Somewhere doing the ride I decided to work on canter transitions which slowly morphed into canter transitions with changes of direction. And suddenly I found myself riding the serpentine from Second Level Test 1 where you do a simple change over the center line and canter on the new lead. Instead of a simple change through walk, we did a change of lead through trot.
They started out a bit abrupt, but suddenly, I heard, first, change the bend to get him on your new outside rein which sets him up for the change of lead. All those months and years of riding Training Level and First Level I could NEVER remember to do that before the change from canter to trot to canter at X. Now I know why those movements are where they are. And more importantly, I now understand what to do to get a better transition. Thank you, Second Level.
Once I was fixing the bend - oh, and by the way, I've determined that Second Level's goal is to teach slow witted riders like myself how to bend their horses; he immediately figured out what I was going to ask for and started offering a baby walk to canter.
This whole dressage thing would be so much easier if we all got to ride a Grand Prix horse at the GP level. Then we'd go down from there. By the time we got to Training Level, we'd KNOW why we we're doing what we're doing.
It's really all so very simple (said no one ever). I can't wait until Fourth Level because then I'll totally understand what I was supposed to be doing at Third!
And they're correct! When we get one that is. After schooling them for less than a week, we get the change about 50% of the time. I am actually quite pleased with them as I haven't even had a lesson yet. Chemaine Hurtado, owner and trainer at Symphony Dressage Stables, talked me through the aids over the phone, so I've been working on it on my own in preparation for tonight's lesson.
The interesting thing is that all of a sudden, his canter has gotten much more uphill, and the simple changes are getting crisper. I guess that's what happens when you raise your expectations. Getting my saddle adjusted has also helped.
To be completely honest, I was thrilled beyond belief that we even got any changes the first time I schooled them. I was certain it was going to take all fall before we even got one flying change. It took about three asks before he gave me one. When we changed direction, he got it on the second try. I've never asked for flying changes before, so I was over the moon happy that we were able to get any on our first try.
For Third Level, I'll need a flying change across the diagonal. For now, Chemaine suggested I ask for them in the corner. To set him up, I counter canter across the diagonal, half halting to get him as light in the bridle as I can. I change the bend to get him on the new outside rein, and then I switch my seat to the new lead.
He's not changing with my seat aid (yet). I have to do a strong half halt on the new outside rein and scoop with my seat. Chemaine explained it like this: It's being methodical with your aids, so the horse recognizes a canter transition when he hears one. Even if he's already cantering!
That way of thinking about it has helped a lot. The other thing she suggested was to keep cantering even if he doesn't change and just circle around and try it again. When he gives me one, we walk, and I give him a loud and enthusiastic good boy! He knows when he's done something right.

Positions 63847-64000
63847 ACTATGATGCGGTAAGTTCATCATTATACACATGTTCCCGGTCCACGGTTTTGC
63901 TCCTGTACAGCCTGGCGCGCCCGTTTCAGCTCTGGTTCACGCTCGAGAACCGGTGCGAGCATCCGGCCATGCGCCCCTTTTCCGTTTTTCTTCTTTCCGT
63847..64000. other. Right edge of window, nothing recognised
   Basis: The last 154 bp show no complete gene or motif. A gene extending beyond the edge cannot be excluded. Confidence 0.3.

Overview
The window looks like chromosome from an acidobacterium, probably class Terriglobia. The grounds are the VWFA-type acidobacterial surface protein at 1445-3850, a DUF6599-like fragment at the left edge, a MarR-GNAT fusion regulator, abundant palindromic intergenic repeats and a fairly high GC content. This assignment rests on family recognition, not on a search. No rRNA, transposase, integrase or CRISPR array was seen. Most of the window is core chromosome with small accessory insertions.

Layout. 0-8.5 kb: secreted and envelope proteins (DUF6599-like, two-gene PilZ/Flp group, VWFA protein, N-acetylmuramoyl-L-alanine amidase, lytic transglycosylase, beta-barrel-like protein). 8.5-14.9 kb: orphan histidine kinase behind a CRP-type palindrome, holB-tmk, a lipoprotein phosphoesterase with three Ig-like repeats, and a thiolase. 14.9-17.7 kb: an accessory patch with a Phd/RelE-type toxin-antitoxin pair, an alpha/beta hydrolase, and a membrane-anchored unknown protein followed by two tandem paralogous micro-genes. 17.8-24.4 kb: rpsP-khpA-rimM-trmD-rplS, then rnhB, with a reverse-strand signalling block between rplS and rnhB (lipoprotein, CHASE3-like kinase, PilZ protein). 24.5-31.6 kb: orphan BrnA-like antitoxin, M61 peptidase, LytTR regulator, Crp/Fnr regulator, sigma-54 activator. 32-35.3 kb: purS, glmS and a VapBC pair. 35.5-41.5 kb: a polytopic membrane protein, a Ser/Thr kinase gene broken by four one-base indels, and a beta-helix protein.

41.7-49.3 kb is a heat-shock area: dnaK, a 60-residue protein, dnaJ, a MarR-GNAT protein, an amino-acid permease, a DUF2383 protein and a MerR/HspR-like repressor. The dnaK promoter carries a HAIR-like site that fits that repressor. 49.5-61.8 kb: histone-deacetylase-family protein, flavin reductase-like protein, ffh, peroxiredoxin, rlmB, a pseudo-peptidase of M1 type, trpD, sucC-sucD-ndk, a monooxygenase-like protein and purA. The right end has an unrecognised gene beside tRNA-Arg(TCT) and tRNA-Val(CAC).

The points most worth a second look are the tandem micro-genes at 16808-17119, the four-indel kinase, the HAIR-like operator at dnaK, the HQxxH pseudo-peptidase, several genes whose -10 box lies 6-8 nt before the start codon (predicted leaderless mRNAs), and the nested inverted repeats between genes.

I am super excited to be schooling Third. Who would have thought?
Chemaine Hurtado, owner and trainer at Symphony Dressage Stables, stopped by last week for a lesson. I am itching to start (correctly) schooling the half pass and flying lead changes at Third Level but haven't wanted to confuse Speedy before the season's last show (that write-up is coming soon, I promise).
I wanted to work on things that are needed at Third Level that would also help my scores at Second. I asked to work on a "loftier" trot. Chemaine was all over that plan and put me to work right away. Now that Speedy knows how to sit better without ducking behind the bit, Chemaine felt he was ready for a bigger compression. By revving him up and asking his hind end to be better engaged, he'll lift his back and connect his hind end to his front end.
The first time I got it right, I got this.
Now I've got all fall and winter to develop this new, more powerful trot. And funnily enough, it's an easier trot to sit than the less dynamic, downhill trot. Go figure!
My husband seemed pretty impressed by our win at RAAC. I was more surprised than impressed. My trainer, Chemaine Hurtado, was probably relieved. I imagine there is some worry when your student sports your logo on everything and then brings home a score in the mid-50s. It just doesn't look good.
I am always thrilled to do well, but it's really hard for me to take any credit for it. When we finish near the bottom of a class, I always say it's because everyone was better than me. The horses were better, and the riders were better. I don't resent them, and I don't feel as though it's unfair; it's just life.
When we do well though, I always feel as though everyone else must have had a bad day. It's certainly not because I have a better horse or am a better rider; Lord knows that can't be true. I am usually a glass half full kind of girl, but when it comes to showing, I always assume the worst.
Chemaine and I have decided to spend the fall and winter tackling Third Level. She's assured me that it's a lot more fun than Second, and since Speedy can already do clean flying changes (when I don't ask for them), it might even be easy.
When I asked her how we got through Second Level so quickly while we languished at Training and First Levels, she explained that it was because we built a very solid foundation at those lower levels.